From the New York Times Magazine:
Millions of federal and state dollars are spent each year on increasing the number of Advanced Placement classes in low-income majority black and Latino high schools. Is this a benefit to the students or a payday for the testing company?
By ALINA TUGEND SEPT. 7, 2017
A.P. U.S. government, like the 38 other A.P. courses developed by the College Board, a nonprofit organization, is a difficult class. Students are expected to read college-level textbooks, grasp complicated vocabulary and concepts and spend 30 minutes to an hour each night on homework. At the end of the year is an arduous final exam designed, distributed and graded by the College Board. If students score a 3 or better on a 5-point scale, they typically receive college credit.
Advanced Placement tests for high school students are scored as if they were an intro 101 level course at a run-of-the-mill Directional State College. A 3 is equivalent to a C, 4 is a B, a 5 is an A. Many colleges give course credit for scores of 3 or higher, although some are toughening up. Last time I checked, MIT didn’t accept any scores below 5 and Caltech didn’t accept any AP scores at all on the grounds that none of their courses are 101 level.
My son got through college in three years due to all his AP credits from tests taken in high school, which saved me lots of money. But a nephew who AP’d out of his entire freshman year at the U. of Illinois immediately flunked out because his sophomore level engineering courses he took as a freshman were so tough relative to how much xBox he was playing without his mom around to nag him into doing his homework.
… A.P. classes were, for years, primarily taught in wealthier school districts. But over the last decade, the program has grown rapidly. In 2006, 1.3 million students took at least one A.P. exam; by 2016, the number had increased to 2.6 million. The total number of tests taken grew during the same time period to 4.7 million from 2.3 million. Much of this growth is due to increased federal funding for A.P. tests and concerted efforts by the College Board to reach low-income and minority students.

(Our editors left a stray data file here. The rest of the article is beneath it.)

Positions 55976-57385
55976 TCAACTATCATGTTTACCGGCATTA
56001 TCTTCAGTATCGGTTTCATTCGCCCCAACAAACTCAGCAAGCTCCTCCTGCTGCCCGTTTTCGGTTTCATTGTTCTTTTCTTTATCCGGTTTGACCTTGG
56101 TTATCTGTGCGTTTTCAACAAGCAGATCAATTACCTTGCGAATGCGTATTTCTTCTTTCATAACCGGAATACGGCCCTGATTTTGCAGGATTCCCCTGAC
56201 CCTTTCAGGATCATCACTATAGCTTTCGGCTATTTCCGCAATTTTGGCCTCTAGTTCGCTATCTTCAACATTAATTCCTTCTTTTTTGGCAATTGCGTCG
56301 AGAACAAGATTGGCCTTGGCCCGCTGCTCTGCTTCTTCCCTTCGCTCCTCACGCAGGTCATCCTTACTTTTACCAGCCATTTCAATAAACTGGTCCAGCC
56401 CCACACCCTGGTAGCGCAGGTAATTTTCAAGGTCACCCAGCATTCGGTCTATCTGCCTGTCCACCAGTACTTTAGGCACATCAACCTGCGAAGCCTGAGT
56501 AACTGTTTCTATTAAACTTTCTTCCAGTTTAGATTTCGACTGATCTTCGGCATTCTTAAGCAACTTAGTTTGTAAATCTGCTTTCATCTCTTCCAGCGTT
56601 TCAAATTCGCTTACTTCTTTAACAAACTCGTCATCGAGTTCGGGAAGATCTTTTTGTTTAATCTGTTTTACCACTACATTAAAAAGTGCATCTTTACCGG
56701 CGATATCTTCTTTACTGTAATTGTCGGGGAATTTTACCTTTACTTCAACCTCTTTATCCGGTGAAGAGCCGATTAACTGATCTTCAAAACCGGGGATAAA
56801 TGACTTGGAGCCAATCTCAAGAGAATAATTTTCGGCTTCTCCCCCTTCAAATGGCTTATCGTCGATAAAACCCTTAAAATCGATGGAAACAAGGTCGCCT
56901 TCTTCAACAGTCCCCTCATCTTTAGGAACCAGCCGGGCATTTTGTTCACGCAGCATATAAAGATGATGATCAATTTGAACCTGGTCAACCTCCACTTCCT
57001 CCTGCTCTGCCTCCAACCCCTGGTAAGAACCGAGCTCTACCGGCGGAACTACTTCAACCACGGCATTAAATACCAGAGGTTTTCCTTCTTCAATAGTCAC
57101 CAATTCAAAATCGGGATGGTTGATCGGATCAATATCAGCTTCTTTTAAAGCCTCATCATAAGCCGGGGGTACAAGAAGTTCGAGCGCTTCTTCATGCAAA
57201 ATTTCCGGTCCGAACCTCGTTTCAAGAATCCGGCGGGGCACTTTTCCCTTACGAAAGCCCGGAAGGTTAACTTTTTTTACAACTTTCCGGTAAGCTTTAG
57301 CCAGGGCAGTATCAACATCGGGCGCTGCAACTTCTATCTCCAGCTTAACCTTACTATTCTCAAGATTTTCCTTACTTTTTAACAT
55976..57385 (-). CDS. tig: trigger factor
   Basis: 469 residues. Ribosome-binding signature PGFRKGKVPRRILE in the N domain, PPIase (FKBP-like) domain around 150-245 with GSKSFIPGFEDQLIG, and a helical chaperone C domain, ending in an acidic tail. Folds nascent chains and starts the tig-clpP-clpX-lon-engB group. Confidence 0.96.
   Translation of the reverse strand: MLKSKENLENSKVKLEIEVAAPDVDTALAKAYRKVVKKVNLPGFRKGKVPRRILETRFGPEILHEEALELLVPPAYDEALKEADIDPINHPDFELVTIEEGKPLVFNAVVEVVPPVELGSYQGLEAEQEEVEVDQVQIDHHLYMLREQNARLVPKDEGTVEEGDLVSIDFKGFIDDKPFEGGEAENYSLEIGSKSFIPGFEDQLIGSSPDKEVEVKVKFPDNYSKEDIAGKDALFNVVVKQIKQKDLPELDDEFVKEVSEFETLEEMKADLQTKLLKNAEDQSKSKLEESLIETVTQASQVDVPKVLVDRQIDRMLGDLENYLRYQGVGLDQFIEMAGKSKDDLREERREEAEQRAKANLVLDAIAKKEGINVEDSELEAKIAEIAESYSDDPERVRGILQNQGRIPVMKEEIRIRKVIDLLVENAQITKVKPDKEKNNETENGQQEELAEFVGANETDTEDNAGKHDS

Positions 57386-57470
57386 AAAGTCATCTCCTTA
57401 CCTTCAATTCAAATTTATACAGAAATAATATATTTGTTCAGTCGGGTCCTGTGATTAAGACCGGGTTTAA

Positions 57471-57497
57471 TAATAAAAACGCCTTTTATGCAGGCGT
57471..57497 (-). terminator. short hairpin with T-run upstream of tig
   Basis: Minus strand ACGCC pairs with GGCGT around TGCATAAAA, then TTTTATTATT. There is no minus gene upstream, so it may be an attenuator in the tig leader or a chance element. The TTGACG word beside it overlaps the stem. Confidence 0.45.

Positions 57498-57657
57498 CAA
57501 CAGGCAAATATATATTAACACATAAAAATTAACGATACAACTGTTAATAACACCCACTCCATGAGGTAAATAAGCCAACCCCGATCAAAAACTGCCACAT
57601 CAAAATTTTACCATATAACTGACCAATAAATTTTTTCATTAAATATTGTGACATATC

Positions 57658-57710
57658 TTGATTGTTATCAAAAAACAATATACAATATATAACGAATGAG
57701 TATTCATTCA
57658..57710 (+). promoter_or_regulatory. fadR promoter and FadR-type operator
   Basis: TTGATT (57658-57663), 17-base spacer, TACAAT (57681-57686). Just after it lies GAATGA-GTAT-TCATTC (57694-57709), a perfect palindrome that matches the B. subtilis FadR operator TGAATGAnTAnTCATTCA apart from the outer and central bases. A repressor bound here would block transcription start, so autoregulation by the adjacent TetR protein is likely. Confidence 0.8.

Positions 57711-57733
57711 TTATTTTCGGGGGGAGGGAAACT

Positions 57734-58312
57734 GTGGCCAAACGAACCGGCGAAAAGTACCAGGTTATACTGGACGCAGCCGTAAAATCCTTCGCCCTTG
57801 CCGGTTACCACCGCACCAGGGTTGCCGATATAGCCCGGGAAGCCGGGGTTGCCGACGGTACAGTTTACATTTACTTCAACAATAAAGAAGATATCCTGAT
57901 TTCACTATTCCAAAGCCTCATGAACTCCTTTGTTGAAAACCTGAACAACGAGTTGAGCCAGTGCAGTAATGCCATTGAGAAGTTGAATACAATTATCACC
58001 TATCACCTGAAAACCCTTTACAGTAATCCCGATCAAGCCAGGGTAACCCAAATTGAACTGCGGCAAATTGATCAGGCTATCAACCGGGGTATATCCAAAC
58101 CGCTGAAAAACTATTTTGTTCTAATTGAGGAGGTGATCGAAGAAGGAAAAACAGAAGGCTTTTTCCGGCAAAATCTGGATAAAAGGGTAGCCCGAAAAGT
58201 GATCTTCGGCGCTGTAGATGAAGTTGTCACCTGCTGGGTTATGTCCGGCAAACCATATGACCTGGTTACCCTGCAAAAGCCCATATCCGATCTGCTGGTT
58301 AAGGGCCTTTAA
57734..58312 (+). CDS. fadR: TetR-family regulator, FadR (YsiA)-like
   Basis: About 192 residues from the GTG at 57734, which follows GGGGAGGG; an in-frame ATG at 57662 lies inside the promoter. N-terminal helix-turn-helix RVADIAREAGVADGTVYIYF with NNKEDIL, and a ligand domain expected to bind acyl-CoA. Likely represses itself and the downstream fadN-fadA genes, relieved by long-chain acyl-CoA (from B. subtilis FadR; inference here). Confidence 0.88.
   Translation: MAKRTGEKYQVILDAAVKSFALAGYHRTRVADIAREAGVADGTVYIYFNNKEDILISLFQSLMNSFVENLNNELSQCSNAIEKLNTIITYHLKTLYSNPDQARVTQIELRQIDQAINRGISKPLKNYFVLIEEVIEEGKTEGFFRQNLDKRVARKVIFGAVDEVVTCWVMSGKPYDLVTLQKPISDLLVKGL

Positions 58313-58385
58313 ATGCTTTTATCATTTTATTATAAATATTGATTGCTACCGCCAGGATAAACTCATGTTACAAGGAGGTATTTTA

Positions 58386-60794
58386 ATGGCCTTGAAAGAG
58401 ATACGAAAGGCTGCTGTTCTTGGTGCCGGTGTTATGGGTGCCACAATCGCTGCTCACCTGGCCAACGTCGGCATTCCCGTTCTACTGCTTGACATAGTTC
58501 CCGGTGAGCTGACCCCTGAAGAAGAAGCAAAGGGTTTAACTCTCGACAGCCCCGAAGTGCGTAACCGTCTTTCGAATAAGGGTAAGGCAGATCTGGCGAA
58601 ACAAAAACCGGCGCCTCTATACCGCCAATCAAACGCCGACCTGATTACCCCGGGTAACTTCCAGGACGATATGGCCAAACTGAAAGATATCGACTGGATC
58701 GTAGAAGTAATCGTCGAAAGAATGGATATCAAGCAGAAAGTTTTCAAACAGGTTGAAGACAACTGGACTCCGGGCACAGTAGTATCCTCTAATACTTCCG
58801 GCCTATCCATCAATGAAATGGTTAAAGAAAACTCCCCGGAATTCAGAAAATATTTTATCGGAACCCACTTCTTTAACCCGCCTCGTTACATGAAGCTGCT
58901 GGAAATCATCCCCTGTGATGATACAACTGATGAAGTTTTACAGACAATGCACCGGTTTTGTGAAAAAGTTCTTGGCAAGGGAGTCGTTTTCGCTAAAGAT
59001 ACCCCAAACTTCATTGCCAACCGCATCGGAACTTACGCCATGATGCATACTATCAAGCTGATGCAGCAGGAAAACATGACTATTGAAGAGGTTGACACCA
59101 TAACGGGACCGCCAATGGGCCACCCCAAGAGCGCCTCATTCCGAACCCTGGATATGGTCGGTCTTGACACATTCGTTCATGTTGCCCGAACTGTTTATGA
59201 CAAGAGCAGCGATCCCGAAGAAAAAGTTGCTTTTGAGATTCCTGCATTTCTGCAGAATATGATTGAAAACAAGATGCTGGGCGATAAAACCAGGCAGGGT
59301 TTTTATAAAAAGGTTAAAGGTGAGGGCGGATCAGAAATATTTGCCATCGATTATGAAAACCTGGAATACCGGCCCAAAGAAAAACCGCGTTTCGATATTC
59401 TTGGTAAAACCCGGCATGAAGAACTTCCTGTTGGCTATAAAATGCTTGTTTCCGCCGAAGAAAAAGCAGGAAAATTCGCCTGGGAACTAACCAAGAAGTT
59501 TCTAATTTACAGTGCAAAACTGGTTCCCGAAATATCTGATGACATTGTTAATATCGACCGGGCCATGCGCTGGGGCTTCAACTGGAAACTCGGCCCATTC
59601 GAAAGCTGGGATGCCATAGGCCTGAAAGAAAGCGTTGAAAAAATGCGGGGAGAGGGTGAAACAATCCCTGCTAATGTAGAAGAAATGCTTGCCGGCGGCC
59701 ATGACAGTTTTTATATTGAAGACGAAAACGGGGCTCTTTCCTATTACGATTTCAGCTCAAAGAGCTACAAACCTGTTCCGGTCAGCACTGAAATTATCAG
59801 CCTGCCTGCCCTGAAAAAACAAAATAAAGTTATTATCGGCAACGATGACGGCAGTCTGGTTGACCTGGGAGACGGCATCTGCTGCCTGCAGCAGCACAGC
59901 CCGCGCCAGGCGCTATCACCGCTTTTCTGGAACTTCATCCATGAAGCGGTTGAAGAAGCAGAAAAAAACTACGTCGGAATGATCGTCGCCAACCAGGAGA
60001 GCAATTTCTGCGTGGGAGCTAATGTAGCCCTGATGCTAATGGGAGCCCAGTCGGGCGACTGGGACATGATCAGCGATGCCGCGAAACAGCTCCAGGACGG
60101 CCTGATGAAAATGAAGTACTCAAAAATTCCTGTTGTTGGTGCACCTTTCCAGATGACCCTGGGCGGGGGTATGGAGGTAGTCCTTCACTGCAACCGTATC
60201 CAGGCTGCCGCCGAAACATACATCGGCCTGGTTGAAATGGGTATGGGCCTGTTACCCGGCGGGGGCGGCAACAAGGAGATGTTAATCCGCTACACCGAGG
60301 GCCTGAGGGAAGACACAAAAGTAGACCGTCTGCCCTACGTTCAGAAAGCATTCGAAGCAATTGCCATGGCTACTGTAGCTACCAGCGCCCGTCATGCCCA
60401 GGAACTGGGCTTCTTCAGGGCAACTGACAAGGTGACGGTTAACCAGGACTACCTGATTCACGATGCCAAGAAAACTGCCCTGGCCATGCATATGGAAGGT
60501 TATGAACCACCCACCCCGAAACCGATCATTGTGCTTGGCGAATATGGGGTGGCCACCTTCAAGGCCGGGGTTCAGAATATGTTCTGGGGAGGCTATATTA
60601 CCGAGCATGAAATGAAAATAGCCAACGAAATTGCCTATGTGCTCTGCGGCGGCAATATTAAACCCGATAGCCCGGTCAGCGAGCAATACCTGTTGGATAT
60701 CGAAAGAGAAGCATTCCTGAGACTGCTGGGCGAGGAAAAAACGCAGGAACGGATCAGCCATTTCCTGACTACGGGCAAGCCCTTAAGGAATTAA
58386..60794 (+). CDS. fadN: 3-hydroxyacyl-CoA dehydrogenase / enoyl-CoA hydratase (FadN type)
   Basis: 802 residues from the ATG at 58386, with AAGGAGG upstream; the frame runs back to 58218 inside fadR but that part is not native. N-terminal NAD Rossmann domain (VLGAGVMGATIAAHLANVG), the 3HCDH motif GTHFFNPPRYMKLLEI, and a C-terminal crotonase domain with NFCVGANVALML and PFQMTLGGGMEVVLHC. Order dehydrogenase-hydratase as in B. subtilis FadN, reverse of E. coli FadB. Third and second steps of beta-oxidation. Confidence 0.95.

I did an in-depth study of AP test results for VDARE back in 2009 during the early years of the push to get more students tot take the test.
I was surprised to find that probably not enough students were taking AP tests back then, especially not enough white students.
Society’s push to discover more black and Hispanic diamonds in the rough was causing black and Hispanic mean scores to run into diminishing returns, but even that wasn’t as bad as I had expected.
Only about 8% of teens took the most popular test, US History, in 2008. The percentages had been increasing steadily in recent years without a massive drop off in average score, suggesting that there were still potential high scorers out there untested.
From one viewpoint, the expansion has been successful. In 2005, only 6.4 percent of the nation’s high school seniors who took A.P.s were black; that figure increased to 9.5 percent in 2015. Hispanics’ participation grew to 20 percent from 13.4 percent. For low-income students, that figure doubled, to about 30 percent from about 15 percent.